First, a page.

Tuesday, June 2, 2009
Driving back from work last evening, a sudden commotion at a traffic signal caught my attention. The exciting disruption of a normally excruciating wait was being caused by, of all things, a live musical sound!
The sight that drew both a surprise and a smile at the same time was that of a middle aged woman driver, playing the beautiful melody on her wooden flute, as she waited for the signal light to turn green.
Yes, in spite of the pall of gloom in the downturn, there seem to be many positive Signs pointing towards a new way of “being” for us all. Signs around Brightsiding, or optimism about a positive future beyond the recession, are washing over the globe. Simultaneously, Signs around Maturlism, a new trend of mature materialism, are helping us counterbalance our past socioeconomic excesses and revert to the stable values at the very foundation of our society.
With the economy having flipped the way it has, there are signs that our idea of normalcy and everything that constitutes normal seem to have undergone a significant change. It looks like the harsher times are helping us reexamine our priorities. A refreshing wave of maturity, humility and realism seems to be imploding within the saturation of decadent consumerism, winning and expression.
One of the clear fallouts of the economic slowdown is the concept of slowing down itself. We seem to be pausing more, paying greater attention to the smaller things that were earlier lost in the rush of the work-life frenzy. Visiting Dads, used to seeing their kids grow up in sleep, seem to be finally discovering the Grade in which their sons or daughters are.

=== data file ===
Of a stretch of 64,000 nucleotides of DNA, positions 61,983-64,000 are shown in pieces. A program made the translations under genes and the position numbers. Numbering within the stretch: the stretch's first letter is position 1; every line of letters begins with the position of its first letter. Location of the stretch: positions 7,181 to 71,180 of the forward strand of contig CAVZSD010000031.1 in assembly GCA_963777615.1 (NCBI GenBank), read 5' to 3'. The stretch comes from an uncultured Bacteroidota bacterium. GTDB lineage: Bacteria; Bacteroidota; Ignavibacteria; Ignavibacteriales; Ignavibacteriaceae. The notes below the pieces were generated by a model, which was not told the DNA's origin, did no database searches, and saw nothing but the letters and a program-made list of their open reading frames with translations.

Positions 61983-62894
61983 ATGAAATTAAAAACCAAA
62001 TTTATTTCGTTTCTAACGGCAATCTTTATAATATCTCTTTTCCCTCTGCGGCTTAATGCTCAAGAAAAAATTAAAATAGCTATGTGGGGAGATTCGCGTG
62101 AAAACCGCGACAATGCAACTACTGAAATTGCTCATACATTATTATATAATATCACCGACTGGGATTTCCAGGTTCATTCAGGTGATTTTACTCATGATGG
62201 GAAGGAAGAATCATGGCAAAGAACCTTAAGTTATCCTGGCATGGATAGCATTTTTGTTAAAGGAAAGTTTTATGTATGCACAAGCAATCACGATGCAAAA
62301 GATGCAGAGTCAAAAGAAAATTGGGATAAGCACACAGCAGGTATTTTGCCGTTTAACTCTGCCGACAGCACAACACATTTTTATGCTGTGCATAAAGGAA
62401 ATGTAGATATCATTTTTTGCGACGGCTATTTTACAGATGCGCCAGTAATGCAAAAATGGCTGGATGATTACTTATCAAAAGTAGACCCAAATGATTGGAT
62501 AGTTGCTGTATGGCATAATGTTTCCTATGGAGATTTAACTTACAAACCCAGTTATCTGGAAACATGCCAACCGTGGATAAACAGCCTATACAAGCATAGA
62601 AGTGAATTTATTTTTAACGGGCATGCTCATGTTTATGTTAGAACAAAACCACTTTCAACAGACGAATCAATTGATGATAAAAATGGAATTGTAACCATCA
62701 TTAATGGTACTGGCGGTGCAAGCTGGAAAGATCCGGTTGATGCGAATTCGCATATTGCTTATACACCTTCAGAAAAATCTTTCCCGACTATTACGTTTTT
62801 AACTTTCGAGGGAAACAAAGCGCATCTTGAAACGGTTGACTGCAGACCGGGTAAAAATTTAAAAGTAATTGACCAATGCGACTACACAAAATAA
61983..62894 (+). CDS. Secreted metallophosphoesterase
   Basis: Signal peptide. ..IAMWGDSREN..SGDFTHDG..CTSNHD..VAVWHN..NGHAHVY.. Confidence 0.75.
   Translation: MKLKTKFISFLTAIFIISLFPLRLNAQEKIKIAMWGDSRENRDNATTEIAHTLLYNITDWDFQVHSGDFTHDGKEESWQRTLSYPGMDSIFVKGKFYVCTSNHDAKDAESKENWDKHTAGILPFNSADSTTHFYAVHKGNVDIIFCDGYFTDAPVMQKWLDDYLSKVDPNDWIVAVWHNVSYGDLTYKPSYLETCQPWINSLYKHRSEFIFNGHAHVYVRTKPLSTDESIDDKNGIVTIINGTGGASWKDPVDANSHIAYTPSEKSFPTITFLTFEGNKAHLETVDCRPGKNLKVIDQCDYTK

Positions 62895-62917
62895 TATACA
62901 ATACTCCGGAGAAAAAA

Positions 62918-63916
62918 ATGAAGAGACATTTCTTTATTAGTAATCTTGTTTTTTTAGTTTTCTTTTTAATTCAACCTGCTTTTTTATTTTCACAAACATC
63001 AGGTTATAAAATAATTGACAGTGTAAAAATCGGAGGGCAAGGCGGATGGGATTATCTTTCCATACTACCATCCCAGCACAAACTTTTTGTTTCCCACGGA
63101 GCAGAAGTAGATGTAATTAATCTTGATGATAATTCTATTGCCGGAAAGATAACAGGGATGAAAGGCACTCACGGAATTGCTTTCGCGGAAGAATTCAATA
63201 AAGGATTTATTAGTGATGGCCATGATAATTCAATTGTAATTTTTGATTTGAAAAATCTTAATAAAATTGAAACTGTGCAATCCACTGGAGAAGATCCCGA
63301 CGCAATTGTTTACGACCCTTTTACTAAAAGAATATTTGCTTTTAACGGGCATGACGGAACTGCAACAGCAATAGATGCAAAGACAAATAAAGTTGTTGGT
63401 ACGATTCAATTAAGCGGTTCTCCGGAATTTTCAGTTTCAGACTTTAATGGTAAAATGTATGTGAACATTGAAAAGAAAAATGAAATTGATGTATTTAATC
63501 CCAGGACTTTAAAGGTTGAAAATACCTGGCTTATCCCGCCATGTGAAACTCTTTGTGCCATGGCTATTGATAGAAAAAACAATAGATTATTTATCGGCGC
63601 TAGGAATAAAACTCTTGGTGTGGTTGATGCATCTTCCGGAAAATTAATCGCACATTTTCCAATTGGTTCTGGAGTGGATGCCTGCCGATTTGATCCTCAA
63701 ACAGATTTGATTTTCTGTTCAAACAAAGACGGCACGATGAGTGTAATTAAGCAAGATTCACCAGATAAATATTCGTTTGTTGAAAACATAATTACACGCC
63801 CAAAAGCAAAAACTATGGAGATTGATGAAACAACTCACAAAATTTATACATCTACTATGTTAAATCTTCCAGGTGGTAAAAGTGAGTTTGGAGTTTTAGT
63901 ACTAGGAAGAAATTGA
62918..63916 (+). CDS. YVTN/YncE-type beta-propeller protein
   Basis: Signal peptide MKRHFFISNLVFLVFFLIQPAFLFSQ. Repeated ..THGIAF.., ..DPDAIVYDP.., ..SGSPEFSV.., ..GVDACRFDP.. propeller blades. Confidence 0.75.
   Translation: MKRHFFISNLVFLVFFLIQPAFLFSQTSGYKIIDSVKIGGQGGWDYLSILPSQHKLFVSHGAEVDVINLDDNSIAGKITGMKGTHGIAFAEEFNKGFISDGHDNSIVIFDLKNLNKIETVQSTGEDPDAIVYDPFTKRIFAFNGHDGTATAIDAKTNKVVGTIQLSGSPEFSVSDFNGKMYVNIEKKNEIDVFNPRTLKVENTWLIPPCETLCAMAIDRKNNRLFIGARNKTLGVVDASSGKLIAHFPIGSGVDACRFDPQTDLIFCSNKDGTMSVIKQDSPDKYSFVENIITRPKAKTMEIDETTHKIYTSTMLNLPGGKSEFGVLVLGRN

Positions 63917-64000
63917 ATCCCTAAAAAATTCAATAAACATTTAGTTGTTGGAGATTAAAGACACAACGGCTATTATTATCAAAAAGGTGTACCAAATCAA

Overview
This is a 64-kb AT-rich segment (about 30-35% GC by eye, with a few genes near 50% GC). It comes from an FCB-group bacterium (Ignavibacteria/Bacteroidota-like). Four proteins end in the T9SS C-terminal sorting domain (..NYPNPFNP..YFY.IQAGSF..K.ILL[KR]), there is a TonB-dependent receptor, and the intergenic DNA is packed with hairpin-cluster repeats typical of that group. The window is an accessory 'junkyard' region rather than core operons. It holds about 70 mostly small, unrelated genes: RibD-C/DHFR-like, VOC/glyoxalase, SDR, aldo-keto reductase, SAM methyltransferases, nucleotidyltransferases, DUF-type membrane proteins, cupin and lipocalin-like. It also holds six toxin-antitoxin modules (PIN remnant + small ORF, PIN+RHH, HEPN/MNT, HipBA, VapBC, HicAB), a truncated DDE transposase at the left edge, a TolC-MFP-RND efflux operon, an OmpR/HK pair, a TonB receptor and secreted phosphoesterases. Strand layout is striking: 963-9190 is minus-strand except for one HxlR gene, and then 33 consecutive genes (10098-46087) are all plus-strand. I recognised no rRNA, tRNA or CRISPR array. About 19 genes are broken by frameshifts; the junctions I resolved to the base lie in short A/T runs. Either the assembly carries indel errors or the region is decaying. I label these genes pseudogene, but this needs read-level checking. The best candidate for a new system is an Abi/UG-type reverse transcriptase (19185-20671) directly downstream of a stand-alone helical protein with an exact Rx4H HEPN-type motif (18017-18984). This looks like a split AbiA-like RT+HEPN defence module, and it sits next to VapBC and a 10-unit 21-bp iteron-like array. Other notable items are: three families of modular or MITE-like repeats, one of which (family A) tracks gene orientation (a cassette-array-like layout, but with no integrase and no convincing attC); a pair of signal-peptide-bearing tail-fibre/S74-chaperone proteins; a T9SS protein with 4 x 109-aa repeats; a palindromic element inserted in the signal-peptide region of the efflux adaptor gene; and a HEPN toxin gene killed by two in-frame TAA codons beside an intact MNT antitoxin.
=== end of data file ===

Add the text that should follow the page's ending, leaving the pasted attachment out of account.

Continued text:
People also seem to be spending money differently. The global crash has led to the intertwined quartet of realty, credit, blue chip and oil being more affordable. But inspite of sales abound, we have all become far more conservative in what and how much we buy.
The excesses of our past may not have been erased completely. However, they definitely are catching up with us. The auto industry is a clear example. Take GM for instance, the poster company of the US and a true symbol of the industrialism that led to mass affluence in the first place, has also buckled and sworn to correct the irregularities of its past as it inches towards bankruptcy.
Big fat cats of the Stock Streets who rode the crest of notional wealth, splurged, debauched and generally thought of nothing as impossible, are being overtly rebuked for their bonuses and extravagance.
While our financial and social senses seemed more attuned to the rich-poor juxtaposition earlier, the truths we must now confront are helping us evaluate matters more deeply - examine the way we lead our lives and what we spend our precious time and money on.
Quality of life has become key. Take for instance, the growing popularity of “home do’s”, parties and get-togethers at home for friends and family. They’re quickly replacing the splurge and dazzle of yesterday’s template parties. Or the increasingly popular dual-SIM phones that can separate one’s work and family lives with just a flick.
Media too seems to be catching on. The new splash in broadcast media is around a new channel, and genre, tellingly christened ‘Real’. A showcase of real characters and real stories - a welcome change from the usual melodramatic quagmire on offer. Getting real seems to be the mood of the season.
As are hope and optimism. And in tough times, the breakdown of traditional systems and symbols of power seem to provide that very hope and optimism. The story of the victorious underdog is everywhere. President Barack Obama springs immediately to mind. As does Slumdog Millionaire - the little movie from India that raced up the red carpet and podiums of all awards to bag top honours. “Jai Ho!” has become the clarion call of the world.
Change then, is in the air. Brands and their custodians seem to have sensed it too and are reflecting freshness in approach that is more grounded and rooted in realism, yet buoyant with a sense of hope. Banks, the harbingers of the meltdown, are now speaking of ‘The Power of Belief’ and structuring their brands around a solid foundation of leadership, ideas, trust and education.
In the aftermath of the crash, there seems to be a nascent optimism and an increasing need to chip away at frivolous luxuries to leave what is real and solid underneath. People are looking for and responding to symbols of hope and trust. There are signs that we’re all just waiting for all the noise to quiet down and the light to turn green again.